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Millions of Women Live in Contraceptive Deserts

More than 19 million American women live in contraceptive deserts, where their county lacks a health center that offers a full range of contraceptive methods. 

Many Americans, especially lower to mid-income, need a local, reliable source for contraception. Without these centers, they are not able to access birth control consistently. 


Many of them are mothers and wives, living in poverty and unable to plan their families with their partners. Countless families will have unintended pregnancies—leaving them with a child they can't afford. Studies show that without reliable access to contraception, abortion rates increase and American families sink lower into poverty.

More information on contraceptive deserts by state is available below. These numbers are conservative estimates. 

North Carolina

  • Over 600,000 low-income women in North Carolina live in contraceptive deserts. 

    • The counties worst affected are: Bladen, Duplin, Pamlico, Lee, Graham and Polk. 

  • Under a new law, House Bill 96, which went into effect Feb. 1 (2022), pharmacists in the state are allowed to provide birth control pills to people 18 years and older as well as those younger with parent or legal guardian consent. 

NC Desert
  • Some people can also take advantage of the NC Medicaid Family Planning Program or “BE SMART.” The program provides family planning, reproductive health and contraceptive services to eligible men and women, whose income is at or below 195 percent of the federal poverty level, with no age restrictionsThough these laws will improve access to contraception, there is still much to be done.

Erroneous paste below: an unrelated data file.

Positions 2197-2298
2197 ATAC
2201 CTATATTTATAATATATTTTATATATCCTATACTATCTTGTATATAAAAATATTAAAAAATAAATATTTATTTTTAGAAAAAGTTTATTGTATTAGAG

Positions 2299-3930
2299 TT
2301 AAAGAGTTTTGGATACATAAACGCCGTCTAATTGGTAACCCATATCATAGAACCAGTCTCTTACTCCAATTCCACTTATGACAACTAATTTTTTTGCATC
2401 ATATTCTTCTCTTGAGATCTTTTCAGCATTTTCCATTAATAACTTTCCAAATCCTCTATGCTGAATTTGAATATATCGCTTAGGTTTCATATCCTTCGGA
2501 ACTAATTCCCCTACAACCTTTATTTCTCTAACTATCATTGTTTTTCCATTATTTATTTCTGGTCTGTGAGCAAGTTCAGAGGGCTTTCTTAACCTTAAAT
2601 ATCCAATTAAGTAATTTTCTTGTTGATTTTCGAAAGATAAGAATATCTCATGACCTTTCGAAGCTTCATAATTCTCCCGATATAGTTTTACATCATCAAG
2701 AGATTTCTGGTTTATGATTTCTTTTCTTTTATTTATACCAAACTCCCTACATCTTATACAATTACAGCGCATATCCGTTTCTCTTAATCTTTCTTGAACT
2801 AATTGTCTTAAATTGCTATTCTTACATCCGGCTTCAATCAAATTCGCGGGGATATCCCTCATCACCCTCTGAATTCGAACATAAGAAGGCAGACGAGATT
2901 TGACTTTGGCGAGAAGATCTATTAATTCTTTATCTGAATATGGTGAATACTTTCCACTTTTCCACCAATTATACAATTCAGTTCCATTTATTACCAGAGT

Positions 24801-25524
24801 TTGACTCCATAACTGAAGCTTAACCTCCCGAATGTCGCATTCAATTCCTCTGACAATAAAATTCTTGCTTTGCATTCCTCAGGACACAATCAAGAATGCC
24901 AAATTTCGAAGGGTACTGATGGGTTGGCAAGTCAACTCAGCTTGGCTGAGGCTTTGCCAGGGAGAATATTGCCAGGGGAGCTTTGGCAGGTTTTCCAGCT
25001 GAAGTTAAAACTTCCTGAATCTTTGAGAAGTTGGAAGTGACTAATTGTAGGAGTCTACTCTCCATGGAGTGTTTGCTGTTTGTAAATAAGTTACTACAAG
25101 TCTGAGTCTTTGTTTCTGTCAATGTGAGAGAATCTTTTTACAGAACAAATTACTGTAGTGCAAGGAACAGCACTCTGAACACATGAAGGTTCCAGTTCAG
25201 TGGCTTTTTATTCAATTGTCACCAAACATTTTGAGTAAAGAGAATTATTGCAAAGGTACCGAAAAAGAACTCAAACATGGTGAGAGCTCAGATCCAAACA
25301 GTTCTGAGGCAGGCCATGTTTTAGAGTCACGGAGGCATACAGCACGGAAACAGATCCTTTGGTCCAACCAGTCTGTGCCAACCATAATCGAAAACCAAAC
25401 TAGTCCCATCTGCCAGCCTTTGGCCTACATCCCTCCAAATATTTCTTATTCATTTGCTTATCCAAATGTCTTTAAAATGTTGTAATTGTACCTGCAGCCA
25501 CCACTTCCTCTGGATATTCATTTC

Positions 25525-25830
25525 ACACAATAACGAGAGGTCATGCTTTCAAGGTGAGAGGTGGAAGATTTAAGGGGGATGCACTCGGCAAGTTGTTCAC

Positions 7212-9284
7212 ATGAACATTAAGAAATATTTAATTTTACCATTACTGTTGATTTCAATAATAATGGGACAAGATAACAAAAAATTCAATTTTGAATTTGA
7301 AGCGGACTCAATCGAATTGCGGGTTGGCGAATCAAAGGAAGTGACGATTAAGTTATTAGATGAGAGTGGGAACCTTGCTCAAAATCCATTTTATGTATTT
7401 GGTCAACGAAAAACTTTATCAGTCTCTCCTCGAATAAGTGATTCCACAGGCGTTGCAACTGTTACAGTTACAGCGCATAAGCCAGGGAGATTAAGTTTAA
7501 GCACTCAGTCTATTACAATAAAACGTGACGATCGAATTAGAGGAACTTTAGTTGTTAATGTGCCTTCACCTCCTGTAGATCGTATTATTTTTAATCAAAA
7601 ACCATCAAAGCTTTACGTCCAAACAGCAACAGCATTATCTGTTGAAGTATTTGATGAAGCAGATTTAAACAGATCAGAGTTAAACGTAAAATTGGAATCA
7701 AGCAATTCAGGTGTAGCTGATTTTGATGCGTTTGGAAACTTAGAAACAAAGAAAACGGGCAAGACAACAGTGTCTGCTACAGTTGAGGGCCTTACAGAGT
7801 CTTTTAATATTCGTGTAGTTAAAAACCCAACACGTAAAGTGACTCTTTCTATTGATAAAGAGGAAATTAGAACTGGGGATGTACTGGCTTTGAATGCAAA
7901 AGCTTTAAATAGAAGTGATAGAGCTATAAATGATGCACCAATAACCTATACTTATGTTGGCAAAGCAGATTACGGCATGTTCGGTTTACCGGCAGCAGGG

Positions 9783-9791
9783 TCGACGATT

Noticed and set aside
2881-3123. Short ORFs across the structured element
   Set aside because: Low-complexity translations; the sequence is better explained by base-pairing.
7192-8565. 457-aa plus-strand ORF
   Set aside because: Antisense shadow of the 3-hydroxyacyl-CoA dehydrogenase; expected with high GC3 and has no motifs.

• Learn more about actions North Carolina leaders are taking to protect and improve access to contraception in the state, including the Right to Use Contraception Act.  ​


VA Desert
  • Since 2015, Virginia pharmacists have been allowed to prescribe contraception, which has helped improve access to birth control.

  • Learn more about the future of contraception in Virginia.


  • In Nevada, an estimated 179,940 women live in contraceptive deserts.

  • Nevada law requires insurance to cover an extended supply of prescription contraceptives and protects insurance coverage of contraceptive methods. But it still lacks a policy that would allow pharmacists to prescribe contraception—which would greatly benefit women who don't have a primary care doctor. 

NV Desert
  • Fortunately, Nevada just passed the Right to Contraception Act, which guarantees the right to access birth control across the state. Learn more about how Nevada's legislature is working together to improve and protect access to contraception. 


  • In Wisconsin, 321,830 women live in contraceptive deserts.

  • In June 2023, the Wisconsin State Assembly voted 82-11 in a bipartisan move to allow statewide pharmacists to prescribe contraceptive patches and birth control pills without a doctor's prescription.

  • Learn more about actions Arizona leaders are taking to protect and improve access to contraception in the state. ​

WI Desert


  • In Arizona, 453,430 women live in contraceptive deserts. 

  • Despite expanded Medicaid and legislation allowing pharmacists to prescribe contraception and requiring insurance to cover an extended supply, these deserts persist. 

  • Learn more about actions Arizona leaders are taking to protect and improve access to contraception in the state. ​

AZ Desert
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